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Lake Argyle

Lake Argyle is Western Australia's largest and Australia's second largest freshwater man-made reservoir by volume. The reservoir is part of the Ord River Irrigation Scheme and is located near the East Kimberley town of Kununurra; the lake flooded large parts of the Shire of Wyndham-East Kimberley on the Kimberley Plateau about 80 kilometres inland from the Joseph Bonaparte Gulf, close to the border with the Northern Territory. The primary inflow is the Ord River, while the Bow River and many other smaller creeks flow into the dam; the lake is a DIWA-listed wetland. as it is the largest lake in northern Australia and an excellent example of a man-made lake. Additionally Lake Argyle, along with Lake Kununurra, are recognised as a Ramsar protected wetlands and were listed in 1990 as Australian Site Number 32; the traditional owners are the Miriwoong Gajerrong peoples who have inhabited the area for thousands of years and knew the Ord river as Goonoonoorrang. The dams were built with no consultation with or compensation to the Indigenous traditional owners.

The construction of the Ord River Dam was completed in 1971 by the American Dravo Corporation. The dam was opened the following year; the dam wall is 335 metres long, 98 metres high. The earth-fill only dam wall at Lake Argyle is the most efficient dam in Australia in terms of the ratio of the size of the dam wall to the amount of water stored; the lake was named after the property it submerged, Argyle Downs. Ord River Dam post office opened on 1 March 1969 and closed on 15 November 1971 demonstrating the approximate duration of the construction camp. In 1996, the spillway wall was raised by 6 metres. Sediment flowing into the dam caused concerns in the mid-1990s that the dam's capacity could be reduced. By 2006 continual regeneration of the upper Ord catchment appeared to have reduced the amount of sediment inflow. Lake Argyle has a surface area of about 1,000 square kilometres; the storage capacity, to the top of the spillway is 10,763 gigalitres. The lake filled to capacity in 1973, the spillway flowed until 1984.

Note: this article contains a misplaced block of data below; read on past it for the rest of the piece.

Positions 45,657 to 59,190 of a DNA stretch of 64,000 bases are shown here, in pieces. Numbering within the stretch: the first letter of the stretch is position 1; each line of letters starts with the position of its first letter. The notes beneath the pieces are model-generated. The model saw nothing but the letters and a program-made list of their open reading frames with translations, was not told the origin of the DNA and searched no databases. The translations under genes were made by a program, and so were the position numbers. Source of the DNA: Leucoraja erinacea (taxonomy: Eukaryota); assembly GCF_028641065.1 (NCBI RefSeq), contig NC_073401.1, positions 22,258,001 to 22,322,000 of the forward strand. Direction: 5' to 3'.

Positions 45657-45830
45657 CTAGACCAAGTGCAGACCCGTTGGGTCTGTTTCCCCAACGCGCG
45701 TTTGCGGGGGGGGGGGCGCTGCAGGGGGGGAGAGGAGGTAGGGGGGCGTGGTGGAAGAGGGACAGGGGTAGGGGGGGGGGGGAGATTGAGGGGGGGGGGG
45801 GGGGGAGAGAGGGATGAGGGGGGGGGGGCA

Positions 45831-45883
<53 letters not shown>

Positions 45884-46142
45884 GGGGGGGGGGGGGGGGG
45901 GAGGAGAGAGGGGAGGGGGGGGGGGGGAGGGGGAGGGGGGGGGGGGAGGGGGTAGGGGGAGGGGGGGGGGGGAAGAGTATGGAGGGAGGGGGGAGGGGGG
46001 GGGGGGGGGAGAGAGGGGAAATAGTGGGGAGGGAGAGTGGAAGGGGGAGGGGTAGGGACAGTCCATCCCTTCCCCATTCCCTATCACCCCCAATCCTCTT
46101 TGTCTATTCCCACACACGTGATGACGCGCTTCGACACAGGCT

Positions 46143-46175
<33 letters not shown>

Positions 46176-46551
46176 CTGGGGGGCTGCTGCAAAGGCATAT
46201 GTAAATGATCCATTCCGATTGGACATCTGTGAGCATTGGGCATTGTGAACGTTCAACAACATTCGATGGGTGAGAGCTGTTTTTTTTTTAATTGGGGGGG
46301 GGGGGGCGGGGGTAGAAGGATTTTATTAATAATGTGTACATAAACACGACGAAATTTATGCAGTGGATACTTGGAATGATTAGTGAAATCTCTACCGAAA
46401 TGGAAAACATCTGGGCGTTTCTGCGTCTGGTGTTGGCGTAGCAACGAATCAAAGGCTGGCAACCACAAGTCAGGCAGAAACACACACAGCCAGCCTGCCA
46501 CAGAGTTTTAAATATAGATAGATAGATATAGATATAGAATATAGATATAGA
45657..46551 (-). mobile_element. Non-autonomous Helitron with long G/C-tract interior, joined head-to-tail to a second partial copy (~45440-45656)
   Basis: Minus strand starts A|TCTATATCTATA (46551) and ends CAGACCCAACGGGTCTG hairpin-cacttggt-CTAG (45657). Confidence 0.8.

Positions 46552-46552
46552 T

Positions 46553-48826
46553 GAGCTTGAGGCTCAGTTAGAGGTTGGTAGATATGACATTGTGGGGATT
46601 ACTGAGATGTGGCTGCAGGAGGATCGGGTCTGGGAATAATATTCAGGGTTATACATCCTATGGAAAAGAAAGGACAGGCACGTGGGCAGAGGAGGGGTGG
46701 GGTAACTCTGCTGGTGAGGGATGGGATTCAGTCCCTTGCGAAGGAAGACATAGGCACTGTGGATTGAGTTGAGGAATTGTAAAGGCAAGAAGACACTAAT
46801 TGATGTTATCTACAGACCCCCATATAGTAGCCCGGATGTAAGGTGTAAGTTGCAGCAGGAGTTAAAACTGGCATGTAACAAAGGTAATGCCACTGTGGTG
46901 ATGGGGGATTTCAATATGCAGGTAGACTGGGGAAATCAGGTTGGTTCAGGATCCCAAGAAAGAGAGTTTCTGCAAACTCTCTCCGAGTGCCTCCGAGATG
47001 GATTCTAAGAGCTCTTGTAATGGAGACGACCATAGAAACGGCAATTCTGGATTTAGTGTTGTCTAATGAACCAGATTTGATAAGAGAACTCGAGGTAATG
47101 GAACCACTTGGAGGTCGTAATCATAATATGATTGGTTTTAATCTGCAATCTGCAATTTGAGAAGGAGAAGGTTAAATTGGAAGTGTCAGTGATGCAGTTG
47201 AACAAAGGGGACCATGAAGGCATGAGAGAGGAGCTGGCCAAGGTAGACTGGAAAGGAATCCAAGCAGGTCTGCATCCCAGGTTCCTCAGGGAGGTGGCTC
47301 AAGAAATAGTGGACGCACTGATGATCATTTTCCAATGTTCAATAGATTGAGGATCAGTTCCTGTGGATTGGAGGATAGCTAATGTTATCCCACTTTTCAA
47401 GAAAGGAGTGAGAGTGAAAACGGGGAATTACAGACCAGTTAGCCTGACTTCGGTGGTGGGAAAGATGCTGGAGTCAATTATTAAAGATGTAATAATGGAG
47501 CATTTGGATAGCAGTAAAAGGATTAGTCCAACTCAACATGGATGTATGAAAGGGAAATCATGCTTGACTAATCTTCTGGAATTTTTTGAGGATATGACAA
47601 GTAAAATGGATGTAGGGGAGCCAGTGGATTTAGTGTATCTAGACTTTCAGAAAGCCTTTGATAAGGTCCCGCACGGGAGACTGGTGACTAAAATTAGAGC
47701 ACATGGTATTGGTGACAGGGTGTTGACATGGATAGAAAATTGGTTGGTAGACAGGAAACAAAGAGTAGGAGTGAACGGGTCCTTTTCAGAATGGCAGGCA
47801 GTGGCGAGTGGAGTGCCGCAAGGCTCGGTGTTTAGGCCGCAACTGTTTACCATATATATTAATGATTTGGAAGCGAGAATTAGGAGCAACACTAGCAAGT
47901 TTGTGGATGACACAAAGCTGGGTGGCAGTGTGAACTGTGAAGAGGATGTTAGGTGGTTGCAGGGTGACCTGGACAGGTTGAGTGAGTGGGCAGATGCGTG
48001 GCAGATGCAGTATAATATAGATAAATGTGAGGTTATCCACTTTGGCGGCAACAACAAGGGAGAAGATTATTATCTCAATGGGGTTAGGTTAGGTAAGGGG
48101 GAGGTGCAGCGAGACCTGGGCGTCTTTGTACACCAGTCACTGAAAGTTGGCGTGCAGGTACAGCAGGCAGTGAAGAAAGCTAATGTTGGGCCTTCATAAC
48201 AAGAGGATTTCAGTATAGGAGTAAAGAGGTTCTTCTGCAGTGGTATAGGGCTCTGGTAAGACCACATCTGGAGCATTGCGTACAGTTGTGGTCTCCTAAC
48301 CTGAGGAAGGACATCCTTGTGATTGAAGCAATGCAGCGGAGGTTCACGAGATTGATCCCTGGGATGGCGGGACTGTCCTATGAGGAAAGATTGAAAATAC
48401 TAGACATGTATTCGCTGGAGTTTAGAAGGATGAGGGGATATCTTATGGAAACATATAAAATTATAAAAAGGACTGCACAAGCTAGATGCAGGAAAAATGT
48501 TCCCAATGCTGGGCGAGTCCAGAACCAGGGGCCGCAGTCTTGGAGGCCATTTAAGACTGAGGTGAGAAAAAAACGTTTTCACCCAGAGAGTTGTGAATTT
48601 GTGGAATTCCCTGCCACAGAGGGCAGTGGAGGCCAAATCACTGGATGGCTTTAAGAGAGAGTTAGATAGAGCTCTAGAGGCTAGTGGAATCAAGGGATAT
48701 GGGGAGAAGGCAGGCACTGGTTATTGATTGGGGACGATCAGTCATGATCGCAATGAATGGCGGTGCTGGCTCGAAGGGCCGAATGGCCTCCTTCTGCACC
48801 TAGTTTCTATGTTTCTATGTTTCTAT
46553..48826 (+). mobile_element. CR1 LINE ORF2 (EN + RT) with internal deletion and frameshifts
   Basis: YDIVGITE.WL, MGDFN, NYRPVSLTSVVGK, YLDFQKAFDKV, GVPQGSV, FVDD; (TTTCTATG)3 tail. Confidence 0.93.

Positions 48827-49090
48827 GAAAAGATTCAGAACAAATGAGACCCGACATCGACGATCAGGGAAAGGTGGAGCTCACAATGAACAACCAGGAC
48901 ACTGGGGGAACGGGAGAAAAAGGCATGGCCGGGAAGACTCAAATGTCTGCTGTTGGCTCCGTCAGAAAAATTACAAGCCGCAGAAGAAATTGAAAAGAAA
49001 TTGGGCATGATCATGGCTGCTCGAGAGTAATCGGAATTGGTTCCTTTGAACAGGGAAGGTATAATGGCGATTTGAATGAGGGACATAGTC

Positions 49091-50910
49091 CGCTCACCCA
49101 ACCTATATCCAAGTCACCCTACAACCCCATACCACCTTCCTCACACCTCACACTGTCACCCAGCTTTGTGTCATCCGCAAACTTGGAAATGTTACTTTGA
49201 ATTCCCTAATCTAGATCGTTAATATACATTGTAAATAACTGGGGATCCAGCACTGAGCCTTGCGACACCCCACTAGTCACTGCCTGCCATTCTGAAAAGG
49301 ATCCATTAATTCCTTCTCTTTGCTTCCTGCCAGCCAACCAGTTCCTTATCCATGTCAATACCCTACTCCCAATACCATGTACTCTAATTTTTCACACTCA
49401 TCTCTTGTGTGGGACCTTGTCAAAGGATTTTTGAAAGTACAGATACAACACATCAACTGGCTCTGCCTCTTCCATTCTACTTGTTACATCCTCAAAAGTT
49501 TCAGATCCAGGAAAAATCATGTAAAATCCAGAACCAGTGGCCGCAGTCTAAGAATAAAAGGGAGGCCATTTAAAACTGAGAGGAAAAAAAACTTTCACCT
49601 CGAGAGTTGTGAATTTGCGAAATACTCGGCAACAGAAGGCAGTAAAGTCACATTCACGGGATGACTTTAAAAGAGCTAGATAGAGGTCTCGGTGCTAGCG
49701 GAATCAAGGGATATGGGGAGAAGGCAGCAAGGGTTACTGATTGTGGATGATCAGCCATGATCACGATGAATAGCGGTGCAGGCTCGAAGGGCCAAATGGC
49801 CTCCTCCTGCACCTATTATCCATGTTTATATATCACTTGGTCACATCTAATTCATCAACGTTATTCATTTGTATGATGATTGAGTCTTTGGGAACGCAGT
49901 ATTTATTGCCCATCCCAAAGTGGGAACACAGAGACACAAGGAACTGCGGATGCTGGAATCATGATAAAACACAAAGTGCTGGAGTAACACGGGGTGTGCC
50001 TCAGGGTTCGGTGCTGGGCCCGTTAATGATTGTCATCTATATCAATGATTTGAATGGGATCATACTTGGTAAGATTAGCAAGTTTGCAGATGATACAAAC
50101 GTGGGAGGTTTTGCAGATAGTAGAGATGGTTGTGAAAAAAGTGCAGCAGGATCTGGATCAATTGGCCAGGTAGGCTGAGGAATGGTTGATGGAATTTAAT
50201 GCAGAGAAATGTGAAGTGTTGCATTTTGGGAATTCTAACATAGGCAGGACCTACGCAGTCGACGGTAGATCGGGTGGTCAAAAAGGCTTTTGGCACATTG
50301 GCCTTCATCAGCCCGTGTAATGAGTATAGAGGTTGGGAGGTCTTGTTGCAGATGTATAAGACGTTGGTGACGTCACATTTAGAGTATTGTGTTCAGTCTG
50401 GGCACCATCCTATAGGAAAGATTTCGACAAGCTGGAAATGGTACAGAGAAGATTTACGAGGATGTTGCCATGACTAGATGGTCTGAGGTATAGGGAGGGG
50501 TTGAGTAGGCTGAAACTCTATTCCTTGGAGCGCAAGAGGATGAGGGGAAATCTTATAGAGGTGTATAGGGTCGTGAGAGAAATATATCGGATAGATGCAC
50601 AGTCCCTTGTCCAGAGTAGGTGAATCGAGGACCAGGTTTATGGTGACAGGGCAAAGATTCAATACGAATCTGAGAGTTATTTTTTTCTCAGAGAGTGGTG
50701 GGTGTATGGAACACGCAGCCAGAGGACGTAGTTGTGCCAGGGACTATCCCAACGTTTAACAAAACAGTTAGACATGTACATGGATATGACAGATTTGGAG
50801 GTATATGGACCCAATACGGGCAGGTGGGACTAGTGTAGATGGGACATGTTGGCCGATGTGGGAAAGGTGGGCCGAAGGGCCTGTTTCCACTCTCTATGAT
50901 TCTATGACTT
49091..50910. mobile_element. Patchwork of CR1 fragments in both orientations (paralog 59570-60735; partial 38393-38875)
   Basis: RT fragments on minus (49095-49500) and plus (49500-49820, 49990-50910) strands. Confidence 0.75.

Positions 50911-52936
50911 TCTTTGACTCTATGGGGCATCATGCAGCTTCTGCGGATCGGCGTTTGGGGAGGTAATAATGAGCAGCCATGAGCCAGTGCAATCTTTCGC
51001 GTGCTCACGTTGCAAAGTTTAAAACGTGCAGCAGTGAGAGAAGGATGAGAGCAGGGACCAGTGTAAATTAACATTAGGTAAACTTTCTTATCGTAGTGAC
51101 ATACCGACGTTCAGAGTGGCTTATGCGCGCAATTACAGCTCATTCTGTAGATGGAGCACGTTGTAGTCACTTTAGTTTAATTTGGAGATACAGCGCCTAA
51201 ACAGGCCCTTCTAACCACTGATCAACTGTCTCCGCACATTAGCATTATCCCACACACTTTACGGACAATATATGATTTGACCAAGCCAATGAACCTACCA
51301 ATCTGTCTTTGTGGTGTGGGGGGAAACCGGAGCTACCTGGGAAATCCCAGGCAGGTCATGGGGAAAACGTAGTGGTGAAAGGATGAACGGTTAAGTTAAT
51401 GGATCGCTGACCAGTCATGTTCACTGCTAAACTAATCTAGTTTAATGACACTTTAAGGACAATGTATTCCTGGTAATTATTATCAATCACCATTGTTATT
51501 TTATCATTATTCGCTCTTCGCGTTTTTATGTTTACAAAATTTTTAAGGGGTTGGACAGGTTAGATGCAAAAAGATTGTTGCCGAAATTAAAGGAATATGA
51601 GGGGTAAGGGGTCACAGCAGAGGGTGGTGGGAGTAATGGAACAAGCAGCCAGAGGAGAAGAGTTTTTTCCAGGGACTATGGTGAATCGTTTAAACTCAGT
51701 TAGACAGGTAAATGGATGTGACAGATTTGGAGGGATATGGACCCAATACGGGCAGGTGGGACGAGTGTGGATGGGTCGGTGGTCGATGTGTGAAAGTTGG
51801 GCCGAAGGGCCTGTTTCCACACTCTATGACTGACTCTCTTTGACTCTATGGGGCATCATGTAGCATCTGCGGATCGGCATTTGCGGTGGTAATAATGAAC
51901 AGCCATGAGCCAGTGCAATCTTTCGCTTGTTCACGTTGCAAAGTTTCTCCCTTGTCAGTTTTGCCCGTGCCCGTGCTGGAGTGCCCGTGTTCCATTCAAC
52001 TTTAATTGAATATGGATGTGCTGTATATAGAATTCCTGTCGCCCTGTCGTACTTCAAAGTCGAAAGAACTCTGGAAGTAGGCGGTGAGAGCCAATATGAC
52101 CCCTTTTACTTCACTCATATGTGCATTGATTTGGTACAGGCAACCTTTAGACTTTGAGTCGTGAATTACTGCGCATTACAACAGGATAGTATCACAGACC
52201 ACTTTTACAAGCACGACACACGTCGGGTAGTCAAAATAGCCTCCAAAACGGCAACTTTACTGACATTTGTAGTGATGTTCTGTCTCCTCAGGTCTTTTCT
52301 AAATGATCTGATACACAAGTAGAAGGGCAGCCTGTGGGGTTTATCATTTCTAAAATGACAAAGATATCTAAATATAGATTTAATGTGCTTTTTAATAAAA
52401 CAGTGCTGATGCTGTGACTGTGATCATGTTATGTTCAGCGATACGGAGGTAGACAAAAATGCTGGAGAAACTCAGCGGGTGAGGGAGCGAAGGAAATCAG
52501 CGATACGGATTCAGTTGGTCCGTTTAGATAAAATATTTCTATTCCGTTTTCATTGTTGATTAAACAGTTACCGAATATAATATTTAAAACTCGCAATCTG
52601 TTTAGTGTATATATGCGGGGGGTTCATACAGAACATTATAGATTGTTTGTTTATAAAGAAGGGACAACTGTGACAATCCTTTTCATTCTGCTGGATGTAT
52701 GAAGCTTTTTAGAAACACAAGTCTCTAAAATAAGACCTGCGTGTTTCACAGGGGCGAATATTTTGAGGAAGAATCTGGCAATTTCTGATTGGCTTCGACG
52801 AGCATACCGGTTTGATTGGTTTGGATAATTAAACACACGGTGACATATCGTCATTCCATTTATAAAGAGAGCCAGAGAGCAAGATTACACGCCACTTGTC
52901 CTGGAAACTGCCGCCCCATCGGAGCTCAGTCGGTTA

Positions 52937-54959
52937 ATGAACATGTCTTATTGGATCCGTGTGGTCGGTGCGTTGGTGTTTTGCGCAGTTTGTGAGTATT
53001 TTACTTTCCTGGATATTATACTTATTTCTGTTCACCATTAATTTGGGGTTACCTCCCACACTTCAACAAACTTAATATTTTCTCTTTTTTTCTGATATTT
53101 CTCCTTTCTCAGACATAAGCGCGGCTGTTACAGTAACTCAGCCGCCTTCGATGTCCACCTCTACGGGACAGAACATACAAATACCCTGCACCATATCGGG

Lake Argyle's usual storage volume is 5,797 gigalitres, making it the largest reservoir in Australia. The combined Lake Gordon/Lake Pedder system in Tasmania is larger but is two dams connected by a canal. At maximum flood level, Lake Argyle would hold 35,000 gigalitres of water and cover a surface area of 2,072 square kilometres. Higher areas have become permanent islands within the lake's area. Lake Argyle, together with Lake Kununurra, is part of the Ord River Irrigation Scheme. There are some 150 square kilometres of farmland under irrigation in the East Kimberly region; the original plan was for dam water to irrigate rice crop for export to China. However these plans were scuttled as waterfowl magpie geese ate rice shoots quicker than they could be planted. Other crops are now grown; the damming of the Ord River has caused major changes to the environment. Flows to the Ord River have been reduced. Within Lake Argyle itself a thriving new eco-system has developed; the lake is recognised as an important wetland area under the Ramsar Convention.